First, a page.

Tree: Baobab (Adansonia digitata)

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Baobab Hill

Unread post by arks »

Baobab Hill
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Baobab on S60 from Punda to Klopperfontein

Unread post by bert »

S60 from Punda to Klopperfontein, just past the junction S59
On your left.
This route takes you past several baobabs and steenbokkies.
According to the Punda sightingsbook sometimes cheetah can be found on this route.

Unread post by Jumbo »

Seems the baobab, relocated from Letaba and photographed by Krokodile, is adapting well in his new “home” at Giriyondo.

DuQues wrote:Image

A more recent photo of one of them. Both seem to be doing extremely well, this one a little better than the other.

Unread post by Jumbo »

Some interesting facts I found on Baobabs on the following website

Uses and cultural aspects

Large baobab trees with hollow stems have been used by people for centuries for various purposes including houses, prisons :shock: , pubs, storage barns, and even as bus stops! A big tree in the old Transvaal region is recorded as once being used as a dairy.
Another tree near Leydsdorp was used as a bar (known as the Murchison Club) and utilized by prospectors and miners during the gold rush of the late 19th century. One such tree in the Caprivi Strip was converted into a toilet, complete with a flushing system. :lol:

Rainwater often collects in the clefts of the large branches, and travelers and local people often use this valuable source of water. It has been recorded that in some cases the centre of the tree is purposely hollowed out to serve as a reservoir for water during the rainy season. One such reservoir was recorded as holding 4 546 litres of water. A hole is drilled in the trunk and a plug inserted so that water can be easily retrieved by removing the plug. The roots of the baobab can also be tapped for water……

….There are many legends and superstitions surrounding the baobab tree. For example, it is believed that an elephant frightened the maternal ancestor of the baobab.{Might be why the tree jumped into the ground head first :wink: } In some parts the baobab is worshipped as a symbol of fertility. It is a belief among certain people that spirits inhabit the flowers of the baobab and that any person who picks a flower will be eaten by a lion. :shock: It is also believed that water in which the seeds have been soaked will offer protection against attack by crocodile, while sucking or eating the seeds may attract crocodiles. :? It is also believed that a man who drinks an infusion of the bark will become strong. In some areas a baby boy should be bathed in such a bark infusion, as this will make him strong; however, he should not be bathed for too long or he may become obese. :lol: It is also important that this water does not touch his head for this could cause it to swell. :shock: When inhabitants move from one area to another they often take seeds of the baobab with them, which they plant at their new homestead.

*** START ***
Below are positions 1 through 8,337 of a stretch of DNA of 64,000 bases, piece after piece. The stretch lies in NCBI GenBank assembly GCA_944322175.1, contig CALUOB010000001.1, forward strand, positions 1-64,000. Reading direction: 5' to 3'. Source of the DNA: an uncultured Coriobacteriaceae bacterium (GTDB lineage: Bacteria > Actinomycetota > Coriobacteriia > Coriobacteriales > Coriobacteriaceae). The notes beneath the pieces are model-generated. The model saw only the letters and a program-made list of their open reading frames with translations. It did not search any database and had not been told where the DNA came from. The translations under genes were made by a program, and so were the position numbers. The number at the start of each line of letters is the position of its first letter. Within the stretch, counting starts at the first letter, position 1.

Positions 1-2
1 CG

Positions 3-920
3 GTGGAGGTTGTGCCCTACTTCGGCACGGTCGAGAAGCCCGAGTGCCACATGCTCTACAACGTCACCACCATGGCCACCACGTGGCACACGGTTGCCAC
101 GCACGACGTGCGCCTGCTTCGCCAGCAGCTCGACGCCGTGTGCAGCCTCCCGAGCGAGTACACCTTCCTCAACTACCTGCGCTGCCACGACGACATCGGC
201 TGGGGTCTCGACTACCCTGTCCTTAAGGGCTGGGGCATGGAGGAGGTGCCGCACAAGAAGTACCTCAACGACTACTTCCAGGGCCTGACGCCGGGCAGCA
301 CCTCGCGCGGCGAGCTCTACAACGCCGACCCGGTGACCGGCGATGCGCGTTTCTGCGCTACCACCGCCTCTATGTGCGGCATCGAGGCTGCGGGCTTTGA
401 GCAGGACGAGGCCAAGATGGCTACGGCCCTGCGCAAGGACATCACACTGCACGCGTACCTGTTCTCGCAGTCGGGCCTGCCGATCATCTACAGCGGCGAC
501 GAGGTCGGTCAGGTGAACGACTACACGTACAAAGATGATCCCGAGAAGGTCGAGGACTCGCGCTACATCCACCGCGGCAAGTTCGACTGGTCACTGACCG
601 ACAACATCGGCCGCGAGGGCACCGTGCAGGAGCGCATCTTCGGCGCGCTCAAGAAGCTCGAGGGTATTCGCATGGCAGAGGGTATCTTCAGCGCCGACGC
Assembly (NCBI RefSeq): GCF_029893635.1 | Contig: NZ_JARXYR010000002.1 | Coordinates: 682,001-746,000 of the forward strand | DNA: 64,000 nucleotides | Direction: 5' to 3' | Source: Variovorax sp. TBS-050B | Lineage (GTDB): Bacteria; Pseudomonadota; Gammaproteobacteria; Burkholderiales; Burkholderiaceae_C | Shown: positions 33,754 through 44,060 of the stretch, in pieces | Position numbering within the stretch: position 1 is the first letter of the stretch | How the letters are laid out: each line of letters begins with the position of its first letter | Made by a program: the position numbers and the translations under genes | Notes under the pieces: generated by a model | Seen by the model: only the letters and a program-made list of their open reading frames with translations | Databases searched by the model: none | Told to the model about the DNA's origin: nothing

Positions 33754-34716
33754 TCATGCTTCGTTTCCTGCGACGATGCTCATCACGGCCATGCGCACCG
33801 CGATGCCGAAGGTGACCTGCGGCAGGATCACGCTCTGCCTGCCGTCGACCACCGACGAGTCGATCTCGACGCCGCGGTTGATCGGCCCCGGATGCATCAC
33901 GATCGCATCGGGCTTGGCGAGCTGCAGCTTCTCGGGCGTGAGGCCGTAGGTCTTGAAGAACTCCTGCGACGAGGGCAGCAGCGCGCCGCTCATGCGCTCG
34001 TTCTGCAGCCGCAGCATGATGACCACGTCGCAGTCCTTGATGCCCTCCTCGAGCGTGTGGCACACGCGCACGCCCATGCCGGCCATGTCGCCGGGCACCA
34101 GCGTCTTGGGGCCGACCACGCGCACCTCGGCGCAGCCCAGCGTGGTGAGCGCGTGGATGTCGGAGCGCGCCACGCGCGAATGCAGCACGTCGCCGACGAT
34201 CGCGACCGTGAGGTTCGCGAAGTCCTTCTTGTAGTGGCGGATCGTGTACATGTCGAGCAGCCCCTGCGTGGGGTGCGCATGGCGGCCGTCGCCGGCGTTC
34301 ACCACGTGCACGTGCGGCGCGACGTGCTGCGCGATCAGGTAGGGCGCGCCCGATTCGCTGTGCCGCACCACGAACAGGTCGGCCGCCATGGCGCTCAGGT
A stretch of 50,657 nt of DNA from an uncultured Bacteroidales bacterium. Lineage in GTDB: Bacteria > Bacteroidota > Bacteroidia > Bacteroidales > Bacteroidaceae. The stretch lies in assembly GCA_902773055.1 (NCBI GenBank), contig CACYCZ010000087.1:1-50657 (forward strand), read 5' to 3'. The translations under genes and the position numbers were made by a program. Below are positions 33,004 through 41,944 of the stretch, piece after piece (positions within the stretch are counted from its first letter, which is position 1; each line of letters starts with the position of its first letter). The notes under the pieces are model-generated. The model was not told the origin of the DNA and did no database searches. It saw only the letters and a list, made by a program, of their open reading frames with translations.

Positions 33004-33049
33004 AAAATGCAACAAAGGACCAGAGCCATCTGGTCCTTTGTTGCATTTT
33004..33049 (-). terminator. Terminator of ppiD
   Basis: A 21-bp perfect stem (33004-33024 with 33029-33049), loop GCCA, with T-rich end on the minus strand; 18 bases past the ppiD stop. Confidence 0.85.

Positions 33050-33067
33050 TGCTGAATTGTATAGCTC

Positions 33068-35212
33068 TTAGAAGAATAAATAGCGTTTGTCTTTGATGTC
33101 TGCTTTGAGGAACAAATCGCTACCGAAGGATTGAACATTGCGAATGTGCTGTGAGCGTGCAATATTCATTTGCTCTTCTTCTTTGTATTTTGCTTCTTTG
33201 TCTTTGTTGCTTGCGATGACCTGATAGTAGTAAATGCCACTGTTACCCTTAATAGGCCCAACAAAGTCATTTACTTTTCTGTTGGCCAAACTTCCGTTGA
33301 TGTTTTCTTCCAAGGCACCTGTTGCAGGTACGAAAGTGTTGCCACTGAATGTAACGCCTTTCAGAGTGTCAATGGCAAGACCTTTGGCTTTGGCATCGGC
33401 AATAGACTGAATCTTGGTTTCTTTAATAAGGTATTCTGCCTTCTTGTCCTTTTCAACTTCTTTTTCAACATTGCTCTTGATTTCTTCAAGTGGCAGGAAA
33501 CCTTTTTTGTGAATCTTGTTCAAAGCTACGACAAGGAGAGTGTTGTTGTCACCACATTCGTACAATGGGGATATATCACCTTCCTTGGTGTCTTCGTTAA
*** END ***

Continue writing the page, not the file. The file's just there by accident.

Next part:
The bark on the lower part of the trunk often bears scars caused by local people who harvest and pound it to retrieve the strong fibre. The fibrous bark is used to make various useful items such as mats and ropes, fishing nets, fishing lines, sacks as well as clothing. Although the bark is often heavily stripped by people and elephants, these trees do not suffer as a normal tree would from ringbarking. Baobabs have the ability to simply continue growing and produce a new layer of bark. :hmz: The wood of the baobab is soft, light yellow and spongy, and although it has been recorded as being used for making boxes, this does not seem to be a widely used practice.